Watching Nomadland almost felt like watching a documentary about the life of nomadic people in America. Director Chloé Zhao, whose work I had been unfamiliar with before this, throws herself and Frances McDormand into the life of a nomad, going from location to location and interacting with actual nomadic people at actual campsites. This, mixed with some breathtaking cinematography, helps create a sense of intense realism. You might go into this thinking that moving around the country in a van could be fun, liberating experience but instead you see a brutal struggle to sustain an impoverished lifestyle. Especially in the midst of a pandemic which has taken so much from people in this country, it was hard to watch this and not think about many similar struggles people are continuing to have every day. Despite this bleak backdrop, Zhao and McDormand do plenty of work to add some levity here, especially McDormand whose big personality shines through even the darker moments of the story. I always love seeing new sides of my country, for better or for worse, and this is definitely the most immersive experience I could have asked for into this lifestyle and gives a needed voice to those who choose to live it.

Promising Young Woman

There are few movies from the last year that engaged me in the same way as Promising Young Woman, which I will disclaim now is likely my favorite film of 2020. Writer/Director Emerald Fennell’s dark revenge story will undoubtedly cause much debate about the topics of sexual assault, gender dynamics and responsibility. These topics are not presented in a particularly subtle way here, I would actually argue not much about this film is subtle to begin with, but how it goes about crafting this story is impressive, especially for a debut film. The way Carey Mulligan’s Cassandra goes about her revenge, and the ultimate arc she goes through as a character by the end, is captivating. You spend much of the film wondering which direction it is going to turn and how far it will decide to push itself and in the end I think it handles these sensitive topics in a more than appropriate way. Fennell’s script is full of colorful characters in a twisted story that gives them all plenty of purpose and room to shine. I have not stopped thinking about it for months and will be rooting for it to at least pick up some deserved wins for Mulligan and screenplay.

Sound of Metal

And if Promising Young Woman were to be my favorite of 2020, Sound of Metal would be right behind it. The initial plot of a heavy-metal drummer losing his hearing is terrifying enough, but this film is much more than a portrayal of hearing loss. It is really an incredibly human story of dependency and acceptance. Riz Ahmed gives arguably the best performance of the year as Ruben, who spends the film learning how to manage his deafness and move his life forward with it. Ahmed is on screen nearly every second of the film, making him the central emotional weight of each scene, a challenge that Ahmed rises to at every opportunity. There also needs to be some acknowledgement of Paul Raci’s performance as the person who runs the deaf community Ruben relocates to. It is a deep empathetic role, where he uses his own deafness to connect to Ruben’s struggle and stands as a comforting, guiding hand through the exhausting process of grief and acceptance. The sound design here is also insanely immersive, and made me wish I was able to see this in a theater. As great as Ahmed’s acting is, being able to hear the film from his perspective, with all the detailed distortion and emptiness included, only adds to the sympathy you have with the character. It is a difficult ride to sit through but an ultimately cathartic watch that rewards those who make it through.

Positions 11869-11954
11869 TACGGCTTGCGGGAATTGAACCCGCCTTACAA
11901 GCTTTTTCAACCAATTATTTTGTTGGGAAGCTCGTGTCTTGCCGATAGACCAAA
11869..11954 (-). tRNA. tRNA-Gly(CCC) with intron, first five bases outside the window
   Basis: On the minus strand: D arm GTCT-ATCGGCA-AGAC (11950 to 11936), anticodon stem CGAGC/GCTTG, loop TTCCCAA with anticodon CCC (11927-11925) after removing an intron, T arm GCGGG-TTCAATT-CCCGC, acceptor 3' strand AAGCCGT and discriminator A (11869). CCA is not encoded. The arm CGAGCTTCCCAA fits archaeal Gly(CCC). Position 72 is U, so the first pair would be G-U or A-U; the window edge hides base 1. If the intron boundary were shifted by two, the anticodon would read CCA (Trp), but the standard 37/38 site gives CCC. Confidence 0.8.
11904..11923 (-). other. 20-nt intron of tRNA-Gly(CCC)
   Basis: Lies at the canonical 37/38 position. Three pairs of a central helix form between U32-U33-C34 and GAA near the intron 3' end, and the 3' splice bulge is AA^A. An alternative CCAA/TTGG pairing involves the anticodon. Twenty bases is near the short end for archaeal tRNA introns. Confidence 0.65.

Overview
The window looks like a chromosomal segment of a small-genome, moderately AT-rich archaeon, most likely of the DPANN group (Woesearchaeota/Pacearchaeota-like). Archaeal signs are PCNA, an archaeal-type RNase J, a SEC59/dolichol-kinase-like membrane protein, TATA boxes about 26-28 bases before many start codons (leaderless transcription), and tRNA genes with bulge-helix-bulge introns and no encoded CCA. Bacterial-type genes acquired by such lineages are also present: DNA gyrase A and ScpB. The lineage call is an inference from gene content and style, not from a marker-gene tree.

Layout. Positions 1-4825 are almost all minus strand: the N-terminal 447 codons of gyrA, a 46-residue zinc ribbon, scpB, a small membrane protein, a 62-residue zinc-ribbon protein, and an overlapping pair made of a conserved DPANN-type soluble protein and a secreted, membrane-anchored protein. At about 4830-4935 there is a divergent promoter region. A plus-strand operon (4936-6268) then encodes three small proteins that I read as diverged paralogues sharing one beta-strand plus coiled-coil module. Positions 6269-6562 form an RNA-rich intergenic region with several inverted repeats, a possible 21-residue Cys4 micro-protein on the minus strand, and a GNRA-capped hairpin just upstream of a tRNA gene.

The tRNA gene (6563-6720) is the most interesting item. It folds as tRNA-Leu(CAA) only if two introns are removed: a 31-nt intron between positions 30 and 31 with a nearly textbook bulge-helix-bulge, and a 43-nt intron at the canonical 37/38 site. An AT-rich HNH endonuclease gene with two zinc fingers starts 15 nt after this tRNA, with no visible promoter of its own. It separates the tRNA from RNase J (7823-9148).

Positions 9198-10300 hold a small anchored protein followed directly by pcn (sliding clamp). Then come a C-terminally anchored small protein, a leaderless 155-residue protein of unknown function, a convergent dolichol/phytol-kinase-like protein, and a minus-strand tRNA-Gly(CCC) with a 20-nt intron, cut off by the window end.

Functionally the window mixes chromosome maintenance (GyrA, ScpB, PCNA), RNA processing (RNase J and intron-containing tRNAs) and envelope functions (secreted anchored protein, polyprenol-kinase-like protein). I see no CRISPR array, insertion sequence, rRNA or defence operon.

Trial of the Chicago 7

Aaron Sorkin certainly knows how to do a biopic, he wrote arguably one of the best of all time with The Social Network. That being said, Trial of the Chicago 7 did leave a bit to be desired for me. Having done some research on the events of the film and the character within it, I am comfortable saying there were plenty of moments that were not seized on in this script, which is an engaging yet generic retelling of the events here. The characters are all entertaining and the actors all do phenomenal work, but the actual plot points are all fairly basic and the story itself leaves more to be desired than it should. And as smart as Sorkin can be, it is painfully obvious at times that he is using the historical events of the film to draw parallels to today. This is obviously not something I am against in principle, but the execution here is far too obvious at times, especially the end which is embarrassingly cheesy. The road to that cheesy ending is still decently executed though, the editing in particular is outstanding and the riot scenes are thrilling to watch in the moment. Far from a bad movie, but definitely one that had much more potential behind it.